The Netherlands has several kinds of legal forms (rechtsvormen) for businesses. These structures can be divided into two groups:

Unincorporated business structures (Rechtvormen zonder rechtspersoonlijkheid)

These business structures are explored on this page.

Incorporated business structures (Rechtvormen met rechtspersoonlijkheid)

To find out more visit the legal form required page.

What is an unincorporated business structure?

An unincorporated business structure does not require a legal form such as a notarial deed. This means that you (and your private assets) are not protected from the debts of your business.

Unincorporated businesses can be set up directly at the Dutch Chamber of Commerce (KvK) without requiring the services of a civil law notary.

Tax and unincorporated businesses

The tax types that businesses with no legal form need to pay are BTW, income tax and payroll tax (if there are employees). There are also several attractive tax breaks available, see end of the page.

Unlike businesses with a legal form, unincorporated businesses do not pay corporation tax. Visit the page on setting up a business to learn more about business taxes.

Liability and unincorporated businesses

The main drawback of businesses with no legal form is that there is no distinction between your private and business property. If you run up debts in your company then the debtors are entitled to claim your personal assets. If your business goes bankrupt and you can't personally cover it then you also go bankrupt.

This also applies to any assets you share with a spouse - if you’re married under community property". To avoid such an eventuality you can always change your nuptial agreement.

Business structures with no legal form

The four unincorporated Dutch business structures are:
Eenmanszaak: sole trader
Vennootschap onder firma (VOF): general partnership
Maatschap: professional partnership
Commanditaire vennootschap (CV): limited partnership

Eenmanszaak: sole trader

Also known as a sole proprietorship, the structure of an eenmanszaak is exactly as its name states: a one person business.

This is a great structure for individuals who are starting up a business for themselves without partners or (substantial) investors. It’s quick and easy and offers several tax breaks in the first three to five years.

As a sole trader your business income and personal money are not required to be kept separate. This means that you can use your personal bank account to receive and pay invoices. It’s also important to note that sole traders can still employ personnel.

The eenmanszaak is particularly popular with freelancers (ZZP’ers) and small business owners. You can set up an eenmanszaak directly at the KvK. Visit the page on setting up your own business to see the KvK registration process.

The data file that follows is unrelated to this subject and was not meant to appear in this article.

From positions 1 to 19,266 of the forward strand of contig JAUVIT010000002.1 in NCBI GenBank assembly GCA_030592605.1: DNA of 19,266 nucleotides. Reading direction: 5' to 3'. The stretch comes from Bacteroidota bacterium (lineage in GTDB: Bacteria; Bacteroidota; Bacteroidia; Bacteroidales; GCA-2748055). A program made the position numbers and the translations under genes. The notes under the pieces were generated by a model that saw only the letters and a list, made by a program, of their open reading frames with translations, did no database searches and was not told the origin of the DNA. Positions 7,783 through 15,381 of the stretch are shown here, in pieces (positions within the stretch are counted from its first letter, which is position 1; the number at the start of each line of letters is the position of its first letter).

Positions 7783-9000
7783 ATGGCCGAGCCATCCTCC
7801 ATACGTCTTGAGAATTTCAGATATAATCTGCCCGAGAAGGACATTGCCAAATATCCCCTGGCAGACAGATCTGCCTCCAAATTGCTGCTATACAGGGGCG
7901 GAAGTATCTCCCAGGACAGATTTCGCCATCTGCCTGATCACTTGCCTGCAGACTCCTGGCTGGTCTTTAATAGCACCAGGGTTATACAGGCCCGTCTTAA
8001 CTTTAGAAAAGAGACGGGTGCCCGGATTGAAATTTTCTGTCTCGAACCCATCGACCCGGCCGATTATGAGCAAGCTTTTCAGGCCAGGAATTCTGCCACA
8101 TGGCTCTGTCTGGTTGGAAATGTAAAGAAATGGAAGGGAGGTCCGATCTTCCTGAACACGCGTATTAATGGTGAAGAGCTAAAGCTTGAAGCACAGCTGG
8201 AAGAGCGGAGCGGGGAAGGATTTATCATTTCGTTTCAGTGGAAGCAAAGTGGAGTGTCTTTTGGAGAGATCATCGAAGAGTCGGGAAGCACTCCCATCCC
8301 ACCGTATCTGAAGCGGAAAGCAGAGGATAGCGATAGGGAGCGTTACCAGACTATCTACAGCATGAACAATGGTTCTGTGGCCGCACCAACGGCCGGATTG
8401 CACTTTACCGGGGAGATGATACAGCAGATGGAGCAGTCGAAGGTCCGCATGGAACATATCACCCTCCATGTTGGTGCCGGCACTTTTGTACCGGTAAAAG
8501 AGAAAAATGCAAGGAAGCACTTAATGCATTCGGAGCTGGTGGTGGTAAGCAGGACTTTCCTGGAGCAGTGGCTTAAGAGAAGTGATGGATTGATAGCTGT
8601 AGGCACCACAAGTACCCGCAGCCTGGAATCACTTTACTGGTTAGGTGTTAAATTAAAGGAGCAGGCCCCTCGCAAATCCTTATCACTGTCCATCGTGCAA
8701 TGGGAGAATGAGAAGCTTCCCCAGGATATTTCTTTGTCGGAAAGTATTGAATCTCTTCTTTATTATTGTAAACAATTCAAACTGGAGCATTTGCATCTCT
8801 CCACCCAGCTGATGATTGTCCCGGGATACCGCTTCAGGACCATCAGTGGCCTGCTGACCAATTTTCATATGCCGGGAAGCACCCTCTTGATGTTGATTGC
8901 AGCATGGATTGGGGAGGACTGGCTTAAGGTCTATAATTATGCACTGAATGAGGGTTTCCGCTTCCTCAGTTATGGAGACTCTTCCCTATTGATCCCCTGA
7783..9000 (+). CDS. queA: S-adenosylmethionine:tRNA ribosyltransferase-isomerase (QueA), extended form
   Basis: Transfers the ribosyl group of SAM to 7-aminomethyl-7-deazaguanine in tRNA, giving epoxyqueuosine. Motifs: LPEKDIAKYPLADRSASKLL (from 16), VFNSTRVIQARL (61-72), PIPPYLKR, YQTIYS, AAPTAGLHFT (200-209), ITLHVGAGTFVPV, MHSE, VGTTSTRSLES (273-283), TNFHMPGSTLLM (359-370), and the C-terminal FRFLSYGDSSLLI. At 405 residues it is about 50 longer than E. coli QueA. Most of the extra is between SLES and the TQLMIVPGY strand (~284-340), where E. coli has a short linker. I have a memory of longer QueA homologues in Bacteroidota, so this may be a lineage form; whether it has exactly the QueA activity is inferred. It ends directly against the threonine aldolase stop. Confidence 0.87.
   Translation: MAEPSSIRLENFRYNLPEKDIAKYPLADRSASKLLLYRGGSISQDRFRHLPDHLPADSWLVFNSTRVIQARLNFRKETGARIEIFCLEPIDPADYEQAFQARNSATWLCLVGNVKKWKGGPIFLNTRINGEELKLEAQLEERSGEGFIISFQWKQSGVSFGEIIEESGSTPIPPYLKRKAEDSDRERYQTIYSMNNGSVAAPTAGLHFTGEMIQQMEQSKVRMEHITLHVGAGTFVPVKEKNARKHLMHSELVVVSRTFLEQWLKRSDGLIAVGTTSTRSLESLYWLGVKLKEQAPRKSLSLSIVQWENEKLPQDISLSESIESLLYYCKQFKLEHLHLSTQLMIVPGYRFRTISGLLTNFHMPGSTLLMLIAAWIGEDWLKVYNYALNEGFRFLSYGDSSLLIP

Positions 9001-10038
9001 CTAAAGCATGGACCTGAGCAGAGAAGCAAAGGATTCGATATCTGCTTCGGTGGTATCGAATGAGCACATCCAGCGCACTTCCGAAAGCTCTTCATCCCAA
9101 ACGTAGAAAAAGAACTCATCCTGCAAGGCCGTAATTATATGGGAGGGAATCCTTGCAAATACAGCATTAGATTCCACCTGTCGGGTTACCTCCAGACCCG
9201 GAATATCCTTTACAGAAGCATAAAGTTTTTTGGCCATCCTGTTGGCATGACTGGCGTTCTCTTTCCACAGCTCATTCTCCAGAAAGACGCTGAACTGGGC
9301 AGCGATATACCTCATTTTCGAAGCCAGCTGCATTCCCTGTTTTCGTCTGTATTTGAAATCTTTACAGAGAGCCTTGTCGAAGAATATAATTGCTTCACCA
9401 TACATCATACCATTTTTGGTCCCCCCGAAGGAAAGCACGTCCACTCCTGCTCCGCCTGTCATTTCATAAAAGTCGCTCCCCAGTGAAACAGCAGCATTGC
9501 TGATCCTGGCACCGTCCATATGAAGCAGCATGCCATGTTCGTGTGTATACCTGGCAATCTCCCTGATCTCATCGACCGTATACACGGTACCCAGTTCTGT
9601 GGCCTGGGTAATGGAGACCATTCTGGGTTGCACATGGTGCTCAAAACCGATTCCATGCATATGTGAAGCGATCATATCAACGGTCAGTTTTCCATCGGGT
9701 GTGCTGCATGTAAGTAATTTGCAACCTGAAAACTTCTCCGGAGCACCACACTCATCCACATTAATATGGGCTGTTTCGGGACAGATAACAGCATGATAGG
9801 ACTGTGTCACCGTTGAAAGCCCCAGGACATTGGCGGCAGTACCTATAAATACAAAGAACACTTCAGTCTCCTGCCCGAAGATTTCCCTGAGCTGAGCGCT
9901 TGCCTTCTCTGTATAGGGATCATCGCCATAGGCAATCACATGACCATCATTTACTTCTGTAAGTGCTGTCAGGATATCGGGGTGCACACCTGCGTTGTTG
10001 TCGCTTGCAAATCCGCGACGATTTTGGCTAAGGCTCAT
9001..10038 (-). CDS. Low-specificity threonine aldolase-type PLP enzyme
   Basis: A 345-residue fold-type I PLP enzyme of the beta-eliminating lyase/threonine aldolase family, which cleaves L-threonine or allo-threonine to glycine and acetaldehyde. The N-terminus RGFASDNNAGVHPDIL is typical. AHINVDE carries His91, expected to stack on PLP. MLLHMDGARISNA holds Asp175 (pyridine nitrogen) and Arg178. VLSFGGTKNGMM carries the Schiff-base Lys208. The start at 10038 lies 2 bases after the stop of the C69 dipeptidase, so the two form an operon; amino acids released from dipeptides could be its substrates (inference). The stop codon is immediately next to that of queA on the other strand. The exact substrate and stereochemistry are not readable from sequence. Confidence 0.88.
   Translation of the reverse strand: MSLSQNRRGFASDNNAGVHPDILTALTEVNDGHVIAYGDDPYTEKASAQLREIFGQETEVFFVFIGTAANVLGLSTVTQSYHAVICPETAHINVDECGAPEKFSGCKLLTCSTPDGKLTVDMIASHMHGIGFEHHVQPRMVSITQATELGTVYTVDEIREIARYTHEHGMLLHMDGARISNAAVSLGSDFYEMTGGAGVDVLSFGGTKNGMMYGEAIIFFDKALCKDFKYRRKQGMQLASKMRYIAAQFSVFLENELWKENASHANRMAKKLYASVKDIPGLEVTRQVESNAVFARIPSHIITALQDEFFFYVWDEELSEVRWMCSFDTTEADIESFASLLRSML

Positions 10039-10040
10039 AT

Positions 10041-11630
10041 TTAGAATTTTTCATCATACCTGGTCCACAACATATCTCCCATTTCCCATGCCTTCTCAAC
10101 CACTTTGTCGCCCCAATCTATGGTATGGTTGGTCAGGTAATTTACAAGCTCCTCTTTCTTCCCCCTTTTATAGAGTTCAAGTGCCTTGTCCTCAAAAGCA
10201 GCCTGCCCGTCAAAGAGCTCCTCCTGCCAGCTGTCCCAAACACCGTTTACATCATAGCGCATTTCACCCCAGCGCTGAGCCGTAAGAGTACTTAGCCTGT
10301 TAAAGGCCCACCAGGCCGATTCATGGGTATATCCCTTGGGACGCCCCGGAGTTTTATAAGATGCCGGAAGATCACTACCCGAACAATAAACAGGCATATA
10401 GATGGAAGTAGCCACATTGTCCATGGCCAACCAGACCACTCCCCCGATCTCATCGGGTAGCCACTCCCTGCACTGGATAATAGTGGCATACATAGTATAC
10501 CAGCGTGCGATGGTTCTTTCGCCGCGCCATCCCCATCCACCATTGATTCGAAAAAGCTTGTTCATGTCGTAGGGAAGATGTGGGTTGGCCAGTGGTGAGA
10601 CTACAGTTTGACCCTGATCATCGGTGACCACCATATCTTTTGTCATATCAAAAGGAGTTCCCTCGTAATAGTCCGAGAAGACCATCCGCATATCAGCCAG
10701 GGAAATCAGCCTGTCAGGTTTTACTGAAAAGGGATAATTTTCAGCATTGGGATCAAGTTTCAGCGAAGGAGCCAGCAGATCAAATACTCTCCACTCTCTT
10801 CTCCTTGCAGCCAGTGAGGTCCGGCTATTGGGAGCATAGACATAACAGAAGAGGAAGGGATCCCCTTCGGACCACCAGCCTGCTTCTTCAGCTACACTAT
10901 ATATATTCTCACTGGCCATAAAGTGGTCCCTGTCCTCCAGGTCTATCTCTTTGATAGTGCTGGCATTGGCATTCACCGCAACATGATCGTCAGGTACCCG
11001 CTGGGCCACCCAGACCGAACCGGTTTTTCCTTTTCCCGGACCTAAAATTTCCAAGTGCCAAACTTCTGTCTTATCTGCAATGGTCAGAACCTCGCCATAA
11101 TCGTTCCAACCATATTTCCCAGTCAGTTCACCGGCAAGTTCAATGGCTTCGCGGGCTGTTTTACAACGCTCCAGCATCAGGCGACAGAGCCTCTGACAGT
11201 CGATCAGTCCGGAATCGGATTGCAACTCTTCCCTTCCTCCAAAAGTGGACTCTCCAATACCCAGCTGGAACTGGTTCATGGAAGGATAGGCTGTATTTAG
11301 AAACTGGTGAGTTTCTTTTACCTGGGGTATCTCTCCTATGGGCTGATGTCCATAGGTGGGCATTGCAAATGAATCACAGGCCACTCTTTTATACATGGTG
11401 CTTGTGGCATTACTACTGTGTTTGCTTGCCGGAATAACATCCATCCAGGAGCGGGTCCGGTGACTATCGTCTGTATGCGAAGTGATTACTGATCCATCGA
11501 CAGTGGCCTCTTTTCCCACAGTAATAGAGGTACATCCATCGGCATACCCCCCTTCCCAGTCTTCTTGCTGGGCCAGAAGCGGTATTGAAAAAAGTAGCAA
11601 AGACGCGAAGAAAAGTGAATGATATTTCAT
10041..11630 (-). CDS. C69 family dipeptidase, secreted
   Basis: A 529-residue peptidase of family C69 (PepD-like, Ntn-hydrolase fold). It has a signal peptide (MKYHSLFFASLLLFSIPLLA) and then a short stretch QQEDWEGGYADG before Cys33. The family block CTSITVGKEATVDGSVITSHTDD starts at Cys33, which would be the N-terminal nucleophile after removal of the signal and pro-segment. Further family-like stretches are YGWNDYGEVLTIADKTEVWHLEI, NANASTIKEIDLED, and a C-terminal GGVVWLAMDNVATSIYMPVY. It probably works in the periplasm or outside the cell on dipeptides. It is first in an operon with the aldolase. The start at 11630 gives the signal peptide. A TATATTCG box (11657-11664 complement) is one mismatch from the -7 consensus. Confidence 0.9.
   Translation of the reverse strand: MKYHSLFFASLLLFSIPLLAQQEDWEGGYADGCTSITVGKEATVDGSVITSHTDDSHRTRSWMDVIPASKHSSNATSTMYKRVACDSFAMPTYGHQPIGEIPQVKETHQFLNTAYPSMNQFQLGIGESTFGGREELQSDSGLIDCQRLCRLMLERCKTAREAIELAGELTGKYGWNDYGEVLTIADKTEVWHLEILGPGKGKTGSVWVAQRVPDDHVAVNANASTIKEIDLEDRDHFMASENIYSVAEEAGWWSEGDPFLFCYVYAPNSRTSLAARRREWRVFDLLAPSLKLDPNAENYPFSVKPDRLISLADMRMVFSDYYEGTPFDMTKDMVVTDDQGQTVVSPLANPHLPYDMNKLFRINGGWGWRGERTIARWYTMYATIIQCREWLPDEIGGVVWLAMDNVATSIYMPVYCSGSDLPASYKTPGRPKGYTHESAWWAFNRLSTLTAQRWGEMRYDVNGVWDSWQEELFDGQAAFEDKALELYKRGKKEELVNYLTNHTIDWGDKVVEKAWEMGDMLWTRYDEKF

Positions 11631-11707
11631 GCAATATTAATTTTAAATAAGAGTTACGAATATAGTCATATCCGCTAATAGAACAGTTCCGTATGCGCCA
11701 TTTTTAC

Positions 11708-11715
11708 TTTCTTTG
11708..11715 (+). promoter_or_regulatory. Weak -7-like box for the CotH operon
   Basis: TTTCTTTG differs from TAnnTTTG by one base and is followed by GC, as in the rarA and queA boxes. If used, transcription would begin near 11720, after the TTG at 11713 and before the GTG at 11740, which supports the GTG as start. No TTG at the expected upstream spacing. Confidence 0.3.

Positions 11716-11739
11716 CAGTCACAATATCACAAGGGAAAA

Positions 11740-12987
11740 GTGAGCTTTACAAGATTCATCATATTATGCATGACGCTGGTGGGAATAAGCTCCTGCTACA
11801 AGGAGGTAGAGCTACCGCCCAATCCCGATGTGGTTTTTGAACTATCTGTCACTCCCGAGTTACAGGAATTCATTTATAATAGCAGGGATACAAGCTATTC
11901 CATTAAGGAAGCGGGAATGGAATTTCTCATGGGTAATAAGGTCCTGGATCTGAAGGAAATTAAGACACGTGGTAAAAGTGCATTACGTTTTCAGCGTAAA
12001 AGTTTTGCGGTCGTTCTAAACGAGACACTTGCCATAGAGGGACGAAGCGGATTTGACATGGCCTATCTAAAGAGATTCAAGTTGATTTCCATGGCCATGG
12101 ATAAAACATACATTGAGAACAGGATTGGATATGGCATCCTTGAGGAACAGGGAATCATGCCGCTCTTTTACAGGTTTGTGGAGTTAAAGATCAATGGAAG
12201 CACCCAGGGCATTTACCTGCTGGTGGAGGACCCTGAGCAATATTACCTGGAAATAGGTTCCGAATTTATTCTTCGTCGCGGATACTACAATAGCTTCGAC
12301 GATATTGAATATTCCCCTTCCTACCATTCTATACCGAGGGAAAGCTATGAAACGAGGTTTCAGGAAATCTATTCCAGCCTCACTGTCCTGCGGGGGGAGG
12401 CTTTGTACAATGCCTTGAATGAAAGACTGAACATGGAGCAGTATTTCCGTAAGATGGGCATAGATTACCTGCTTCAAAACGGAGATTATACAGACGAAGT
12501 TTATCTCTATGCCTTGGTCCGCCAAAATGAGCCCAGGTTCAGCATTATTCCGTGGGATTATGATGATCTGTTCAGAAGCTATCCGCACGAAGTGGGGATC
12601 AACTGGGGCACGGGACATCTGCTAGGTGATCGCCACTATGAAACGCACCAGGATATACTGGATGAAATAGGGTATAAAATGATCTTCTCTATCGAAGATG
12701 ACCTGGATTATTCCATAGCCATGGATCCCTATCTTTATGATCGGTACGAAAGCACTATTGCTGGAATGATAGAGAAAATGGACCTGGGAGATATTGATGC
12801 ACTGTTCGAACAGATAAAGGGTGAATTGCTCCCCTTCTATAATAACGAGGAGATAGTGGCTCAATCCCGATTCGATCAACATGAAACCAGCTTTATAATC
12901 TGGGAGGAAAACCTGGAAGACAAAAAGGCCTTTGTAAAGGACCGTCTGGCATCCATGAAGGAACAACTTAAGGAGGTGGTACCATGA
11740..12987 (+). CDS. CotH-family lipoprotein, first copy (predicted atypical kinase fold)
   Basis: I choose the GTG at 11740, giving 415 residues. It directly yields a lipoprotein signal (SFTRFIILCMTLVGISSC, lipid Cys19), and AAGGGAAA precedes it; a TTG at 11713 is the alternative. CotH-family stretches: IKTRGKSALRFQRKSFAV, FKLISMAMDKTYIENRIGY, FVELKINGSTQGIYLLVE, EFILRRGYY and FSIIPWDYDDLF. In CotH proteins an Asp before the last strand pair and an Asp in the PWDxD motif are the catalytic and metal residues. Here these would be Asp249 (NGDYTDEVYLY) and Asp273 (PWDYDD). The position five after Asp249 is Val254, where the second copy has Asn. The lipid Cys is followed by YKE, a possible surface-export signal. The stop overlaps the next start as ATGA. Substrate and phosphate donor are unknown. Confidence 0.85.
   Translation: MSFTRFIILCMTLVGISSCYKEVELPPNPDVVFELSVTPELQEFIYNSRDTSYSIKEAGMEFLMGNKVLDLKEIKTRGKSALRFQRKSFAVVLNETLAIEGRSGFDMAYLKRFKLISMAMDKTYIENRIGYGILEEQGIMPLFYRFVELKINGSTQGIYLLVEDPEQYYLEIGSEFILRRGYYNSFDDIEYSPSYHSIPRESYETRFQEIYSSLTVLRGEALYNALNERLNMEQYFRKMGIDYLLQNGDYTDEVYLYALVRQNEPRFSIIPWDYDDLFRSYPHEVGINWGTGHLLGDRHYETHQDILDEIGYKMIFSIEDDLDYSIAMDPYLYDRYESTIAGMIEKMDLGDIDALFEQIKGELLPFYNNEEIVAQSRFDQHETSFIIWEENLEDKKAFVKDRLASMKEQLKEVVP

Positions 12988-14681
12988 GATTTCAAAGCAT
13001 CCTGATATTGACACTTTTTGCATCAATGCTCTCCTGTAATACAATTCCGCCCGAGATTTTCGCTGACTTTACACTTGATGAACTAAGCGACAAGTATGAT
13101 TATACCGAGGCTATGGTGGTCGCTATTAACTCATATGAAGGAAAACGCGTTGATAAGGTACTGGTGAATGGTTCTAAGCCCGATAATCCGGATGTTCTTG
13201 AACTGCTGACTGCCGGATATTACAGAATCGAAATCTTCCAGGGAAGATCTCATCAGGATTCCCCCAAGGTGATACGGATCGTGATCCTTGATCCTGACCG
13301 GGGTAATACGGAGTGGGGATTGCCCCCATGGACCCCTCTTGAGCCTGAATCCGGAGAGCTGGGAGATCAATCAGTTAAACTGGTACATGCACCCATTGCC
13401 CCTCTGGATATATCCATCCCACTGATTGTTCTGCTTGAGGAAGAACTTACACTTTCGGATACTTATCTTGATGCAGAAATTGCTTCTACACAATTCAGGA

The eenmanszaak in a nutshell:

Establishment: free (small KvK fee)
Capital required: none
Governance: owner
Liability: private 100%
Social security: no sickness or unemployment benefits
Taxation: BTW / Income tax / Payroll tax (for employees)
Tax breaks: yes if requirements are met

Eenmanszaak or BV?

Entrepreneurs are often undecided about choosing between an eenmanszaak and a BV (private limited company) when starting their business in the Netherlands. Both structures have different benefits and the right choice for your business depends on what you’re doing.

For example: tax rates are lower for BVs, but administration is more complex and annual costs can be higher. A greater turnover is usually necessary to offset these expenses.

On the other hand, if there is a greater financial risk or investment involved in the establishment of your business, then a BV may make a better choice.

To help the decision process you can draw up a list of pros and cons for each structure.

VOF: general partnership

A vennootschap onder firma, or general partnership, is a business that is run by two or more business partners. A defining aspect of the VOF is that every partner contributes something to the business, whether it’s labour, capital, assets, goodwill or knowledge. This model is often used by spouses or life partners who are also partners in business.

It’s important to understand the joint liability of a VOF: if your business partner makes a mistake that results in debt then you will also be held financially responsible.

In a VOF it’s also necessary to create "separate capital" where business capital contributed by partners is held separately from private capital. For instance in a separate bank account.

The VOF contract

It’s not legally compulsory to sign a partnership contract when setting up a VOF, however it is strongly advised to avoid misunderstandings between partners. This can be done either independently or via a notary.

The partnership contract usually sets out:
The name of the VOF
The business aim
The contributions of each partner
Profit distribution and offset of losses
Allocation of powers
Arrangements for illness or holidays

The VOF in a nutshell:

Establishment: free (small KvK fee) / partnership contract
Capital required: none
Governance: partners
Liability: all partners privately 100%